Elsewhere, the glittering chandelier and digitally programmed changing-colour LEDs continue to reign. As often as not, the lighting is as much decorative as functional. At Ten West bar in London’s Ladbroke Grove, Shaun Clarkson has embellished his crazy multi-patterned ‘1950s tropical Hollywood lair’ interior with three antique 1920s chandeliers, sprayed red to match the decorative balustrade. Again, vast glazing means the space is flooded with natural light. To combat this, Clarkson has inserted a recessed thin red line of neon in the ceiling above the bar, and has backlit the bar to warm up and attract customers to this area.
In nocturnal venues, such statement lighting is de rigueur. Darren Orrow of lighting consultant Into Lighting has worked on several major restaurant and bar projects this year, most recently the Cuckoo Club in London and One Up in Glasgow, designed by Blacksheep and Julian Taylor Associates respectively. ‘They’ve been about bringing the glamour back to going out,’ says Orrow. ‘While we’ve continued with discreet light fittings – and not too many of them – it’s been more about creating some excitement with concealed LED details, using rich-coloured lights in changing hues of one colour, such as deep purples or reds, which add a sense of occasion.’
At the Cuckoo Club, the purple ceiling panel, likened by Blacksheep to a graphic equaliser or a fairground light, comprises glass domes, backlit by 1.2m strips of LEDs. ‘These project across it and create different effects. We calculated the light dispersion so that it seems as if there’s an individual light behind each dome,’ he explains.
Elsewhere, a dark double-height stairwell is lit by a giant mirror ball, suspended beneath a Philippe Starck-like over-sized lampshade. ‘Blacksheep didn’t just want a chandelier, so it devised this bespoke piece,’ says Orrow. ‘We lit it remotely, which is something we’ve started doing a lot, especially in areas where it’s difficult to change a light bulb. By shining a spot on a crystal chandelier, or something sequined or mirrored, the light bounces off around the room.’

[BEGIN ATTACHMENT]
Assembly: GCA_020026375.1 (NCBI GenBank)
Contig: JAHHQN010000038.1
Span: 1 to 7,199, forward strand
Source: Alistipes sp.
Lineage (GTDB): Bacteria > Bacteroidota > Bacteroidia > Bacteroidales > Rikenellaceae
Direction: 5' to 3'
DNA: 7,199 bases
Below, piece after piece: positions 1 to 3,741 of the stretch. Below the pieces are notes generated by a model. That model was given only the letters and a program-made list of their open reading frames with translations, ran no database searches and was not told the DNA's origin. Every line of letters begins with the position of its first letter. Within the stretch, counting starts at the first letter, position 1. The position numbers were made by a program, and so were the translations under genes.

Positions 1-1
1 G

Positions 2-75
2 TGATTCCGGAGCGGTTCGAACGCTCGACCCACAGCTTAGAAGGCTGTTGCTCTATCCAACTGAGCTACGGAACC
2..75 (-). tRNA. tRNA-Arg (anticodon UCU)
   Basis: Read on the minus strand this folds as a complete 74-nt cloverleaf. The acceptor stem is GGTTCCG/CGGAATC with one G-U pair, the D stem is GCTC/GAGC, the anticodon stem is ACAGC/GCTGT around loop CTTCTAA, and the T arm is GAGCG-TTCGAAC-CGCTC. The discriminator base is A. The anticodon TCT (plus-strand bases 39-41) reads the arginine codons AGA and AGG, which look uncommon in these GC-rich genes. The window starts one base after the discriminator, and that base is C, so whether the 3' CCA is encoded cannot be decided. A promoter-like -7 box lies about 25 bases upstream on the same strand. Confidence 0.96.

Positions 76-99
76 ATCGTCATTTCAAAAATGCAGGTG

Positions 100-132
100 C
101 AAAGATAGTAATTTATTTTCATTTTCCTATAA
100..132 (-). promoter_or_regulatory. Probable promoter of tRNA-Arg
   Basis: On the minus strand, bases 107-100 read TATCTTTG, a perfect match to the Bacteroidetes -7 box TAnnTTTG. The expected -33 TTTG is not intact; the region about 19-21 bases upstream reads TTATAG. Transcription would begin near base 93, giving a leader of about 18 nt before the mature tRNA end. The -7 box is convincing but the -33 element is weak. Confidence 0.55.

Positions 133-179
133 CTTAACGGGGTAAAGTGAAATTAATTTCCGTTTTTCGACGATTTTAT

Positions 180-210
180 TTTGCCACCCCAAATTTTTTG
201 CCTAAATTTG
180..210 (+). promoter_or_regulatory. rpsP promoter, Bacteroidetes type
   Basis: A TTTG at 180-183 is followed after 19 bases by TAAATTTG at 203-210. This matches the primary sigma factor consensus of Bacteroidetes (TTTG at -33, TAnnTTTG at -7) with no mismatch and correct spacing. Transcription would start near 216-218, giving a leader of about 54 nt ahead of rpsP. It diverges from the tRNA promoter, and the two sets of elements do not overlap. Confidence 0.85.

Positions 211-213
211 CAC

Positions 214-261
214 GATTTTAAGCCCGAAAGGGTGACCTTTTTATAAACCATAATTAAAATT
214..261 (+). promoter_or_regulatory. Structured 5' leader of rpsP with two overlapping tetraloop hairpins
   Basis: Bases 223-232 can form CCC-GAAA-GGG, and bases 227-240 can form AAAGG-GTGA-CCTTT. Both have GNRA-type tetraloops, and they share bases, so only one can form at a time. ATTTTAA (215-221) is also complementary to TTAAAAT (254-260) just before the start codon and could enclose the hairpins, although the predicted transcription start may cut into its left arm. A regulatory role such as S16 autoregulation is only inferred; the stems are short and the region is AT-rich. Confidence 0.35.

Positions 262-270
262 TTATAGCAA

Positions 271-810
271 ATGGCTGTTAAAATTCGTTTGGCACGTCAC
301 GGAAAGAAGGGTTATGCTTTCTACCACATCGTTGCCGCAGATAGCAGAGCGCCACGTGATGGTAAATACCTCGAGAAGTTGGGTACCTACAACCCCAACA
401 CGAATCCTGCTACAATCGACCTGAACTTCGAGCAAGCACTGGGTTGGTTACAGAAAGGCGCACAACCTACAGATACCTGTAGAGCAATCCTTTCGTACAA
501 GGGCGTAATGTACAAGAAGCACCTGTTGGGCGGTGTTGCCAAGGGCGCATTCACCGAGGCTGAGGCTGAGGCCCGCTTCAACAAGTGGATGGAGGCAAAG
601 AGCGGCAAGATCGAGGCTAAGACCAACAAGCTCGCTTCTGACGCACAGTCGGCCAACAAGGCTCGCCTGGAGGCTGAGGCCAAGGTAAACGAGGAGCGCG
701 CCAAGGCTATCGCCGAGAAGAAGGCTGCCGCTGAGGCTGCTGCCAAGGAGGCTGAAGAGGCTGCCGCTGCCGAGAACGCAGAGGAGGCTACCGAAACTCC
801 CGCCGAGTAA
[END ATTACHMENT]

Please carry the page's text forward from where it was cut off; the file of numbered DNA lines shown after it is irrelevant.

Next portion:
At One Up, in Glasgow’s Exchange Square, the main challenge was to deal with the abundance of natural light streaming into the 17th century building. Julian Taylor Associates is a keen advocate of multiple light sources; high-level, mid-level, low-level and from ambient to task lighting.
Julian Taylor explains the One Up scheme, devised in collaboration with Into Lighting. ‘We designed table lamps that give no ambient light and purely throw light down onto the table. The use of chandeliers and light bouncing off the tin ceiling forms the major focus. The LED lights in the windows accentuate the window reveals, and frame the view into the square without letting too much light bleed in. Directional AR11 spots, at high level, give pools of light at floor level, while the bar-top candelabras provide candlelight.’
More is definitely more at Hassan Abdullah’s Annex 3 (pronounced Annex Trois) in London’s West End. Here the owner-designer revisits the opulent decadence of his previous projects, Les Trois Garçons and Loungelover, this time with an emphasis on 20th century objets trouvé and furniture. There is a dizzying array of lighting, from ornate gilt 1940s French pieces to 1970s Italian Perspex and neon light boxes. Pulsating at the heart of the space is a rainbow-bulbed fixture, salvaged from a fairground and encased in a clear Perspex box. ‘Everybody loves it,’ says Abdullah. ‘People take photographs of themselves next to it.’ He says that designers are specifying ‘more unusual lighting that is not mass produced, but bespoke, or rare’. Judging by these projects, the future, it seems, can only get brighter.